What the Farce?! Understanding Why Noises Off is So Funny

The moment’s arrived. The final blog. Before you break into tears at the very thought, remember all the good times we’ve shared. Like Blog #1 and even Blog #2. And remember, we’ll always have Paris. That’s not even remotely true...but we will have this show, so let’s send it off on a positive note!

Now you may be asking yourselves, “just how is this show so bloody hilarious?” In case experiencing the silliness was not enough for you, and you truly want to learn more about why...Well, let’s dive in! You may have noticed that there is a distinct difference between movies and TV shows that come out of the UK and those that come from America. (Or perhaps you didn’t, I don’t know how observant you are.) But just what is that difference? What is that certain comedic je ne sais quoi? While one isn’t necessarily better than the other (though we all have our preference) they each have elements that are hallmarks of the place they hail from. 

After You Read This Blog...

While I have decided against throwing historical facts about the origins of comedy on you higglety-pigglety, I will tell you about some of the more modern influences of British comedy. You will most likely be familiar with Monty Python and the Holy Grail. But did you know the movie happened after the success of a popular sketch comedy show called Monty Python’s Flying Circus, co-founded by John Cleese? Think original Saturday Night Live, but British. You can still find many of these skits on YouTube, if you care to check them out, which I highly suggest you do. Mr Bean, played by Rowan Atkinson, is a well-known character that explores a different side of the comedy spectrum. And my personal favorite: a TV show called Jeeves and Wooster , starring Stephen Frye and Hugh Laurie. Was this all an excuse to name-drop some television shows and get you to watch some brilliant British comedy? Perhaps...but you can thank me later. 

 

(Hardly) Elementary, My Dear Reader

“British humor is often said to go over the heads of everyone else in the world, likely because it’s far too sophisticated and pretentious for anybody to really understand” (“British Humour”). While that is a rather pretentious answer in and of itself, it is more or less true. The Brits are regarded as a highly intelligent people and it is not surprising that it finds its way into their sense of humour. The United States is usually regarded as a hustling-bustling nation that values quick results, and that is showcased in our comedy. While we often dish out humor that is on the nose and right to the point, our friends across the pond are a bit more leisurely with their jokes and how they reach the punchline. Though perhaps that thought is disproved as soon as they fire their razor-sharp wit, but I digress.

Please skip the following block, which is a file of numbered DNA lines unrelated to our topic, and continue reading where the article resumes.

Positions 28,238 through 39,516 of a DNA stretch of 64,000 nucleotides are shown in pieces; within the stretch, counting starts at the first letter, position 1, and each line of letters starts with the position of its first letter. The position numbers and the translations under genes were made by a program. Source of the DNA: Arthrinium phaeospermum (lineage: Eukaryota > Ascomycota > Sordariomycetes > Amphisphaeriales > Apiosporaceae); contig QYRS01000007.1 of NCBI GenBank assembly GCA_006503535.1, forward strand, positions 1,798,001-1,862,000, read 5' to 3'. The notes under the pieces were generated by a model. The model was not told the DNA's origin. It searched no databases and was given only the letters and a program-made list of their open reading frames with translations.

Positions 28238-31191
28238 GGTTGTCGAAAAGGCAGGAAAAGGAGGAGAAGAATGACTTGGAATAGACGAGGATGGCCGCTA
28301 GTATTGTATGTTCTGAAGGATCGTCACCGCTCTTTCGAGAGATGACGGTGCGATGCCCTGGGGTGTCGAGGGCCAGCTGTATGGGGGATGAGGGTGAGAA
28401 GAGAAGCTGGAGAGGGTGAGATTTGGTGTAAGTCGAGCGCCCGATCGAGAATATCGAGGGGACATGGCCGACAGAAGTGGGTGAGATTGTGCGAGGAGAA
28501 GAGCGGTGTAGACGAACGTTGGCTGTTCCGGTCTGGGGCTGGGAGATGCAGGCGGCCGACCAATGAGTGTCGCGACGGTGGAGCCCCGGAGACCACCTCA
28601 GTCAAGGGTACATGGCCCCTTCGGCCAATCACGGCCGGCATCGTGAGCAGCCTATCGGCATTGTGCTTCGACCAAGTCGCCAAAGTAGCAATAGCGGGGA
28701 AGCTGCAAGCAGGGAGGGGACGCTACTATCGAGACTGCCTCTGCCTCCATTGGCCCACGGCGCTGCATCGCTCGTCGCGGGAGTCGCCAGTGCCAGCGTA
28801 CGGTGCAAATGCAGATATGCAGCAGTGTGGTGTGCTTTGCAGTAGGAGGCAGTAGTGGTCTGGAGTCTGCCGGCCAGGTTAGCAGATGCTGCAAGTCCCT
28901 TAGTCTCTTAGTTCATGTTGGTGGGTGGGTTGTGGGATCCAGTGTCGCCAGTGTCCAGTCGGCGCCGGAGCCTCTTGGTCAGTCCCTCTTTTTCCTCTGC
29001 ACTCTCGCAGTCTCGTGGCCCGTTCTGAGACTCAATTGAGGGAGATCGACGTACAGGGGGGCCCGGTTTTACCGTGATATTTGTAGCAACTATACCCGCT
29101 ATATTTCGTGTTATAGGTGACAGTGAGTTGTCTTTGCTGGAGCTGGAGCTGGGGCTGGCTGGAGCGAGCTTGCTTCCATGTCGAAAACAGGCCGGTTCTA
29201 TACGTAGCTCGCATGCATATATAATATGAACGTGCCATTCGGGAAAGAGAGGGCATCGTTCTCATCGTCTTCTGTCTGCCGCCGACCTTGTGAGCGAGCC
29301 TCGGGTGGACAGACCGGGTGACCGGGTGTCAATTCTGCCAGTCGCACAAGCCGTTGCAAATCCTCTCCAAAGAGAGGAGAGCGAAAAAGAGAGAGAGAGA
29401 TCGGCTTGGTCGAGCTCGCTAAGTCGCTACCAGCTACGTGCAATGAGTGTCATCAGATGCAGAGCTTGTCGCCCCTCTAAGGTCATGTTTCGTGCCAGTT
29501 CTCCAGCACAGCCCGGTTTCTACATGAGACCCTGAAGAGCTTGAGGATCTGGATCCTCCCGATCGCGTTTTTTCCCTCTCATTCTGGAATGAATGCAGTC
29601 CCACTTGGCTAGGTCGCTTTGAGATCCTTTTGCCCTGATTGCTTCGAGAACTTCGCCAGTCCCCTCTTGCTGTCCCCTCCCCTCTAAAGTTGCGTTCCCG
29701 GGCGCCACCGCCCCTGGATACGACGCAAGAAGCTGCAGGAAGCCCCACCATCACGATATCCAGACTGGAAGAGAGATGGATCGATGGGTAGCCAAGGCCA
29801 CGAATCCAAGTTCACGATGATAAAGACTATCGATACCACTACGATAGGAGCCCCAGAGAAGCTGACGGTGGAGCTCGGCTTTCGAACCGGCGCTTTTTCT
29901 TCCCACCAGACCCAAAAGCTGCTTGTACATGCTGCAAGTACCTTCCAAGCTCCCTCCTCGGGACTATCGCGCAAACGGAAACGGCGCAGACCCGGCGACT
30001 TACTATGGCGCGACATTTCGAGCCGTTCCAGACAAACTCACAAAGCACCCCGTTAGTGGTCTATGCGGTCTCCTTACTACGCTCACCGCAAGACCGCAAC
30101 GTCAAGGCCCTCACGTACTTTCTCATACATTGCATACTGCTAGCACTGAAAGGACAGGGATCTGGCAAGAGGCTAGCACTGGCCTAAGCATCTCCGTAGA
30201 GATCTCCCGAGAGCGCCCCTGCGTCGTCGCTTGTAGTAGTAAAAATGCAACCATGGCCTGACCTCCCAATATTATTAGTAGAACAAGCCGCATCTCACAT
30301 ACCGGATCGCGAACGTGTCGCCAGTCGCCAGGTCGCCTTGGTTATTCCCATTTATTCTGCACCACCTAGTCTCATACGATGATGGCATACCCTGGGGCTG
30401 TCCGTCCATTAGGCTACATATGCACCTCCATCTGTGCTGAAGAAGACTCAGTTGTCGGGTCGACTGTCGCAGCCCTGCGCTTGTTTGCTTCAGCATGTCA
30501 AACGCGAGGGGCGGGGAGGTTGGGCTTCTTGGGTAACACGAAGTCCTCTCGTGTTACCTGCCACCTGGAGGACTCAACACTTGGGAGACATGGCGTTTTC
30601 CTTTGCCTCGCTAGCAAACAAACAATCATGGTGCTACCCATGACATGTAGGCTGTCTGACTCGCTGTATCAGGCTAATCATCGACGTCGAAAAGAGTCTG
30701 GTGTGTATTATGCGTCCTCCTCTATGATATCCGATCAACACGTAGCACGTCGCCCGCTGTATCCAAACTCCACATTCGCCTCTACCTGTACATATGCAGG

*gestures in British

Physical comedy is also a common trope you will find. (Mr Bean, anyone?) This style goes back many years, finding its roots in things like the Italian Commedia dell’arte. And while this idea is nothing new, the way it is done in the UK is far different than in the United States. If we are generalizing American physical comedy-at least in the modern era-it is usually about cheap shots at another character and comedy through violence. And the UK, while still utterly ridiculous, is a bit more nuanced and clever in how they approach it. (Oops, my bias is showing. Pardon me.) In Act II of Noises Off, the majority of what happens is physical. The story progresses mostly through action and gesture and movement for almost an entire act of a play. We see relationships change and morph, alliances form and break. Now that is impressive! 

 

Everything is Just...FINE

So, you want British humor in a nutshell. They uphold the utmost decorum and politeness in every situation no matter what madness is happening...until they cannot help but explode, and explode absolutely everywhere. Then they must pick up the pieces of the explosion and put them back exactly the way they were, however damaged and burnt they may be. Was that a successful metaphor? You tell me. But the idea that the world could literally be ending, and someone is bothering to get out their best china and make tea for the guests, even asking if they would like cream and sugar...has that idea already been used? (Asking for a friend.) 

As this final blog draws to a close, I must say what an absolute pleasure this a been. I do hope you’ve had the opportunity and honor to see this guffaw-inducing, tear-streaming,  face-hurts-from-smiling production! It is truly worth the hype and more. Go forth and enjoy British comedy-that is my wish for you. You deserve it after all. So, here’s looking at you, kid. Cheers!

“British Humour.” TV Tropes, tvtropes.org/pmwiki/pmwiki.php/Main/BritishHumour.